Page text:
Raghul Sudheesh, a close friend of the blog, brings us some very important perspective on the draft IP policy from some of India’s top IP scholars, Prof N.S. Gopalakrishnan and Dr T.G. Agitha, both from Cochin University of Science and Technology (CUSAT). Prof N.S.Gopalakrishnan is internationally recognized as one of India’s foremost IPR experts, and has played a very influential role in policy making, international negotiations, and legislative drafting. They are very critical of the draft National IPR policy, pointing out several problematic issues with it. Raghul, whom I’d like to thank for bringing us this post, is an Associate Editor at Bar & Bench.
[Quick note: I’d like to state that in my brief coverage of the draft policy a few weeks ago, I made the mistake of being heavily influenced by the ‘introduction’ part of the draft policy, without paying closer attention to the text that followed, leading to me being, what I now feel in retrospect, unnecessarily laudatory of the draft policy. I apologize for jumping the gun with my analysis, or lack of it, earlier on.]
Academics submits critical comments to DIPP on draft National IPR Policy by IP Think Tank
By: Raghul Sudheesh
Two academics, Prof. NS Gopalakrishnan, Director and Dr. TG Agitha, Associate Professor at Inter University Centre for Intellectual Property Rights Studies (IUCIPRS), Cochin University of Science and Technology (CUSAT) has submitted their detailed comments about the draft National IPR policy prepared by the recently constituted IP Think Tank. Much of these comments are extremely critical about the draft National IPR Policy from an academic perspective. [View the whole text of the comments here].
According to Gopalakrishnan and Agitha, although the draft IP Policy aims at a balanced IP regime giving due emphasis to the socio-cultural needs of India’s population and its social, technological and industrial development; the objectives listed out in the draft IP policy do not meet these commitments. The current draft according to these two academics, contains many sentences which are unsubstantiated by scholarly research.
These academics argue that the draft IP Policy is built upon certain assumptions which require serious reconsideration.
One of the assumption is that, a strong IP legal framework will definitely promote creativity/innovation in India and will ensure the socio-cultural developments of India. According to the comments submitted by the academics,
“It is quite unfortunate that the draft policy did not bother to make any attempt at all to adduce any evidence to establish this, especially since this is a highly controversial statement. It did not consider it worth to examine the industrial and technological requirements of India while making such a sweeping statement.”
The second assumption is that India possess a sound creativity/innovation environment and it is the failure to monetize the results of creativity/innovation through IP that is the major challenge. This has also met with severe criticism and the comment note says,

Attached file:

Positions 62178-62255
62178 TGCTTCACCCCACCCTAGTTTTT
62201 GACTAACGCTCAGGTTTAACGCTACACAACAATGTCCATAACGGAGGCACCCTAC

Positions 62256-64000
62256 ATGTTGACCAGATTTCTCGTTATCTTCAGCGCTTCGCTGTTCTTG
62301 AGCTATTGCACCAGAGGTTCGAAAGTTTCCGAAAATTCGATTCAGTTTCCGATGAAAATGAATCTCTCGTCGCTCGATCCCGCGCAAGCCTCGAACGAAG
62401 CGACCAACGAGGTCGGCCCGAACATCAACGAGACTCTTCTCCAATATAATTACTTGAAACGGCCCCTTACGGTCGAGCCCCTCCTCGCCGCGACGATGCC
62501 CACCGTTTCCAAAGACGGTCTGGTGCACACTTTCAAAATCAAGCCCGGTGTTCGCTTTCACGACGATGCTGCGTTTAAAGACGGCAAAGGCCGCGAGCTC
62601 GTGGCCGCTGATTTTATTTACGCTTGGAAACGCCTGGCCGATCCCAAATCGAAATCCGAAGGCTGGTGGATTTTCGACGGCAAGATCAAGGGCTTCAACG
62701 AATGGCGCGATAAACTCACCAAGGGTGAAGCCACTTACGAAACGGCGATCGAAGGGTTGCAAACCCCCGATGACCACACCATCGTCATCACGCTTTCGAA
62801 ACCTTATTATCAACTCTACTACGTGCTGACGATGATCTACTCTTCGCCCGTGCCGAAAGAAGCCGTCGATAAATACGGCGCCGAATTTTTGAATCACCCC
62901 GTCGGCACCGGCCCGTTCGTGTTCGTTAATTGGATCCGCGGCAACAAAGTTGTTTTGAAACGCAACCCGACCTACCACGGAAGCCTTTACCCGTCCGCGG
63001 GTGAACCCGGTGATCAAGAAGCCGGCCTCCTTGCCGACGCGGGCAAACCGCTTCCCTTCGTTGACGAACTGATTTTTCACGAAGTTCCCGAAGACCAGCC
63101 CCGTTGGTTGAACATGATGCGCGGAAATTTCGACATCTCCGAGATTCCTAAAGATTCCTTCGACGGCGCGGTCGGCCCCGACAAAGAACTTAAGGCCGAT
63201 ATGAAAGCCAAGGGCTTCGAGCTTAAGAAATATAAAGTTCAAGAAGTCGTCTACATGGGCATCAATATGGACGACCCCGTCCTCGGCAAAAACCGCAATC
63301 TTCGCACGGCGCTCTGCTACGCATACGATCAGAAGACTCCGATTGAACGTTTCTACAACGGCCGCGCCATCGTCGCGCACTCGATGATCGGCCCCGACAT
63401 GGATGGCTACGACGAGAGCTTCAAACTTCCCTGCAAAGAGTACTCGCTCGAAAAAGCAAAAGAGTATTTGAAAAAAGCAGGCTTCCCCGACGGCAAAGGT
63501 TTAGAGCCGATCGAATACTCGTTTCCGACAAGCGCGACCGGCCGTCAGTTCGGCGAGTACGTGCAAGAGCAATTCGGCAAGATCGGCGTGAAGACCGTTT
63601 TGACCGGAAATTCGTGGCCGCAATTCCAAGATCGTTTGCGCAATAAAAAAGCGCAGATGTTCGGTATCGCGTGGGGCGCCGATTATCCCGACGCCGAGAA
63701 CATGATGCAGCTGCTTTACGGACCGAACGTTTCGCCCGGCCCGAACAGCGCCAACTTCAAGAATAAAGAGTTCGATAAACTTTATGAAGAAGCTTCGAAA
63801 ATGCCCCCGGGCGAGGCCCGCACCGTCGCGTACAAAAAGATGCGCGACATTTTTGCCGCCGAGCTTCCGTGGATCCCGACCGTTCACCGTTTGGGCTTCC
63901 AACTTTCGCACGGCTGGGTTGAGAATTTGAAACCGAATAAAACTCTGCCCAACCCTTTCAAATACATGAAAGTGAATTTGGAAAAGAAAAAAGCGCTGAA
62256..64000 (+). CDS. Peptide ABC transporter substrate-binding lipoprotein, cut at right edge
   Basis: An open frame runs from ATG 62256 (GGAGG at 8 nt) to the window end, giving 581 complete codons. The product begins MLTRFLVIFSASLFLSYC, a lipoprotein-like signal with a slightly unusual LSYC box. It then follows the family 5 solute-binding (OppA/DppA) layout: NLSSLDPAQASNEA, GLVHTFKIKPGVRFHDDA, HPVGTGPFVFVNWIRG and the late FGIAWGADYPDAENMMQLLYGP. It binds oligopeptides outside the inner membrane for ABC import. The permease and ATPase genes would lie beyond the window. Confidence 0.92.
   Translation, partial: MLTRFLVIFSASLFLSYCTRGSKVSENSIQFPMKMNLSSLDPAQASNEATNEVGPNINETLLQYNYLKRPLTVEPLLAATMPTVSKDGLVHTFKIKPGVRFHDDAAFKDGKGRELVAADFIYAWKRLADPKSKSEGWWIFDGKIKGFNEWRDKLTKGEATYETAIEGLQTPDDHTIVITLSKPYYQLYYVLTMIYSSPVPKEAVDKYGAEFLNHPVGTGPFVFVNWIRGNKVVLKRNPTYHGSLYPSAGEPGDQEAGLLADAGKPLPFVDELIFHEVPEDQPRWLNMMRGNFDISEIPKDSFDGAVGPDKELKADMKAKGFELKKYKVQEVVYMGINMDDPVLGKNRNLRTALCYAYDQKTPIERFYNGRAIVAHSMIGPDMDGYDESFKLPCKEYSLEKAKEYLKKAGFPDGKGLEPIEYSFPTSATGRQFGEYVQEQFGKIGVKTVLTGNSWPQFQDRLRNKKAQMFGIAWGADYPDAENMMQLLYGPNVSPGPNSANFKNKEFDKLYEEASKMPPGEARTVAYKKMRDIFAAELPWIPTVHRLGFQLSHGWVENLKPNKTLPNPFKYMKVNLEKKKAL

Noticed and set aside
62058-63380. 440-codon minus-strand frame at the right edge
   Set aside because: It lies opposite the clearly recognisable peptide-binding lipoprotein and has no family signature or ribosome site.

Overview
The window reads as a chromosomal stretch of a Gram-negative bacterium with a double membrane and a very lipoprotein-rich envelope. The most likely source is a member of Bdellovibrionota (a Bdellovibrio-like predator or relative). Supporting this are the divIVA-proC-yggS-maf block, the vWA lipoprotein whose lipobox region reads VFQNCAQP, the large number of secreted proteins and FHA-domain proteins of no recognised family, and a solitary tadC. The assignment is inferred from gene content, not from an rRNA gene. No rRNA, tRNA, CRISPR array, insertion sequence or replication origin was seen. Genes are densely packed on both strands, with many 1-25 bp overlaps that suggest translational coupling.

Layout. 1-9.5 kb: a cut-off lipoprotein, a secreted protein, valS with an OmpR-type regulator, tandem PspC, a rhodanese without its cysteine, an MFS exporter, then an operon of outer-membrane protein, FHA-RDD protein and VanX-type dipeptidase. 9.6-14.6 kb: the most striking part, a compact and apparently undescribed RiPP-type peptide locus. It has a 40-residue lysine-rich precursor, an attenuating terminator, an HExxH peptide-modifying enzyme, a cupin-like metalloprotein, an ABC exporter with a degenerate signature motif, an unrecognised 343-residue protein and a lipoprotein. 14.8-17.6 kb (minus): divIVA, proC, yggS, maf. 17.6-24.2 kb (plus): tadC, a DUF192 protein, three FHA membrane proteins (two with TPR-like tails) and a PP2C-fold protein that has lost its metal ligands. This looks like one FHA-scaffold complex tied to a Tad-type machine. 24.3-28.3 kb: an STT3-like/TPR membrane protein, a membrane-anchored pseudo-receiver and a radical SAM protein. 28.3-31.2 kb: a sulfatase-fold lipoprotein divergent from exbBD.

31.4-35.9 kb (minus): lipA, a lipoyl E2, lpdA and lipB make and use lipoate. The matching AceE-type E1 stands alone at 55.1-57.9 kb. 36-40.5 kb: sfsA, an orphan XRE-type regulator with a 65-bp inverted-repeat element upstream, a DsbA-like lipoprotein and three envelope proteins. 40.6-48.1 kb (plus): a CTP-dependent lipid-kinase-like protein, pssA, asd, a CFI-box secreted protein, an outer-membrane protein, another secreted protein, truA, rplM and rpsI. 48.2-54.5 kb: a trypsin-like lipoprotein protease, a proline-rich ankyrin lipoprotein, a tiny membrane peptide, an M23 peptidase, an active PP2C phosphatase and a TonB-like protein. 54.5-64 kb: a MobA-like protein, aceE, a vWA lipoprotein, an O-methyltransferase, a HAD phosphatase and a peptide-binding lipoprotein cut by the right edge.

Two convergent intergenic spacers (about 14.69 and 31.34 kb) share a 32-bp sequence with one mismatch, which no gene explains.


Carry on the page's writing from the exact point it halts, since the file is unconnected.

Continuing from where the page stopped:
“It is well established that there is no empirical evidence to show that a strong IP framework will foster creativity/innovation…..The failure of strong IP system in promoting creativity/innovation in developed countries led to the movements like “open source”, “creative commons” “open source innovation in drug” etc. Hence any measures suggested on the premise that a strong IP system will promote creativity/innovation are questionable.”
Thirdly, the draft IP Policy assumes that India has a “robust, effective and balanced” IP legislative framework to cater to her developmental goals. This is also criticized as a wrong assumption and the academicians cite the example of Green revolution which took place in India without any IP protection for the breeders of new varieties of seeds. Further, there is also no evidence to show that Indian industries used the existing IP laws to promote innovation or industrial growth.
The academics has suggested that the draft policy needs to be restructured seriously addressing the following aspects/issues:
- What is the current status of creativity/innovation in India?
- What is the contribution of existing IP law in promoting creativity/innovation in India?
- What are the gaps in the existing IP laws and the legal system in addressing the developmental needs of the nation?
They conclude with a note of caution that any attempt to draft an IP policy for India in a hurried manner without making proper studies on the impact of existing IP laws on the basic needs of the large sections of the Indian population will only help to give a wrong impression on India’s ability to carve out a balanced IP policy.
The main activity of the IPR centre is policy research and post graduate teaching and research. The Centre supports both Central and State Governments in formulating IPR policies befitting Indian social, political, technological and industrial developmental needs.
The IP Think Tank has been surrounded by controversy from the inception itself. The Think Tank, which was constituted a day after a Panel constituted earlier to draft the National IPR Policy submitted its draft. The inclusion of members with potential conflict of interest and no experience in IP led to criticism from IP experts and NGOs.
Prof NS Gopalakrishnan and Dr T.G.Agitha’s submission is available in full here: Comments on the National IPR Policy – IPR Think Tank (PDF)